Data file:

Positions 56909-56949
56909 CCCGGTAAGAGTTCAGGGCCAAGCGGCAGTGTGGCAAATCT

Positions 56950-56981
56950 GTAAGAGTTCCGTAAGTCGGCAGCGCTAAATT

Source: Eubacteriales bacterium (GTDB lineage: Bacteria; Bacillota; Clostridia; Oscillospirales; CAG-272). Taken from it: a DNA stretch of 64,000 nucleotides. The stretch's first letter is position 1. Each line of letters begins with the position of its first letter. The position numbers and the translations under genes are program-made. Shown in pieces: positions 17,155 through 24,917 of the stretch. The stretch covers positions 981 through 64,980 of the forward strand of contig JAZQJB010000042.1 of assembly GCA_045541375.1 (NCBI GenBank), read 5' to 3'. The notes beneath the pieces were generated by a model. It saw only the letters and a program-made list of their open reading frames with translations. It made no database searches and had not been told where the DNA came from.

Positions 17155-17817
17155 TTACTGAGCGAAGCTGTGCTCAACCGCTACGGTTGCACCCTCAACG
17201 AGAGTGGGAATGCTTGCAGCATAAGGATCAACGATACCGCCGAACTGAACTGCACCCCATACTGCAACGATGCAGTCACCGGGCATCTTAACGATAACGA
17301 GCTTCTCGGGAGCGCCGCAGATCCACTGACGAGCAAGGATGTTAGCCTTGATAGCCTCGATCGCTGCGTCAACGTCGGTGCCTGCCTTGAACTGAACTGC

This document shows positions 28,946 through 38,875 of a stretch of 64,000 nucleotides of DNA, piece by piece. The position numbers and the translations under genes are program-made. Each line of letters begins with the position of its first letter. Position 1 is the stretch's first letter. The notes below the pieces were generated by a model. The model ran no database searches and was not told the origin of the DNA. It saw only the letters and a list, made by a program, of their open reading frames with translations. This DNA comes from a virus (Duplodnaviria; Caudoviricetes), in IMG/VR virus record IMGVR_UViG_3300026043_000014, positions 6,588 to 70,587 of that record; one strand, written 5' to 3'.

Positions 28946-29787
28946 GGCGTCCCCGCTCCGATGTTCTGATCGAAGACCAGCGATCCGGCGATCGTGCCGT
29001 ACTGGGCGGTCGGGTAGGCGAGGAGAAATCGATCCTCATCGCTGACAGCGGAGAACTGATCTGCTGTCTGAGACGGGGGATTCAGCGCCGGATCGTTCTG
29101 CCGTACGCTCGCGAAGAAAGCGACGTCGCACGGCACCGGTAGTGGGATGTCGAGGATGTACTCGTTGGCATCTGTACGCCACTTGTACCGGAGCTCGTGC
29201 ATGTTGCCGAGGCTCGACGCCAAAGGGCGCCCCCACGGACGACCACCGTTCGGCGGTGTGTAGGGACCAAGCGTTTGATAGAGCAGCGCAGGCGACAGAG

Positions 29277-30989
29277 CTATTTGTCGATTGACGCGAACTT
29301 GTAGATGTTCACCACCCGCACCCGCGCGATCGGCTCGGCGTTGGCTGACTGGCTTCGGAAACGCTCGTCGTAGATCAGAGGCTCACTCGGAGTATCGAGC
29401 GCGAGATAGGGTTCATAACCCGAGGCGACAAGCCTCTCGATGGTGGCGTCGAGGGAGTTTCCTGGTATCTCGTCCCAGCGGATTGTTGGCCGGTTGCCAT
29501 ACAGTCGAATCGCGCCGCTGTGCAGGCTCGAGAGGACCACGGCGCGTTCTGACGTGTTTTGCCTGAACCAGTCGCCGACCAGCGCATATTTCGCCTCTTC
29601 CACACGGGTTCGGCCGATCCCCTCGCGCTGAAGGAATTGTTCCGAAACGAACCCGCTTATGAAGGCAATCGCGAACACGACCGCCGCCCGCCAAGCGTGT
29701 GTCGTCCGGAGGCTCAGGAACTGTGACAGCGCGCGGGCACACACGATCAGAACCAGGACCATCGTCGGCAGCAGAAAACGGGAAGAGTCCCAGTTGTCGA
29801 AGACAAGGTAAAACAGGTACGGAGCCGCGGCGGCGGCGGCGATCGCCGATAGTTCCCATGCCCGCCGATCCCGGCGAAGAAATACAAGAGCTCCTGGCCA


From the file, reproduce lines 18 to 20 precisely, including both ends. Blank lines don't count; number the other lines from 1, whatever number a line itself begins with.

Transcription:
29301 GTAGATGTTCACCACCCGCACCCGCGCGATCGGCTCGGCGTTGGCTGACTGGCTTCGGAAACGCTCGTCGTAGATCAGAGGCTCACTCGGAGTATCGAGC
29401 GCGAGATAGGGTTCATAACCCGAGGCGACAAGCCTCTCGATGGTGGCGTCGAGGGAGTTTCCTGGTATCTCGTCCCAGCGGATTGTTGGCCGGTTGCCAT
29501 ACAGTCGAATCGCGCCGCTGTGCAGGCTCGAGAGGACCACGGCGCGTTCTGACGTGTTTTGCCTGAACCAGTCGCCGACCAGCGCATATTTCGCCTCTTC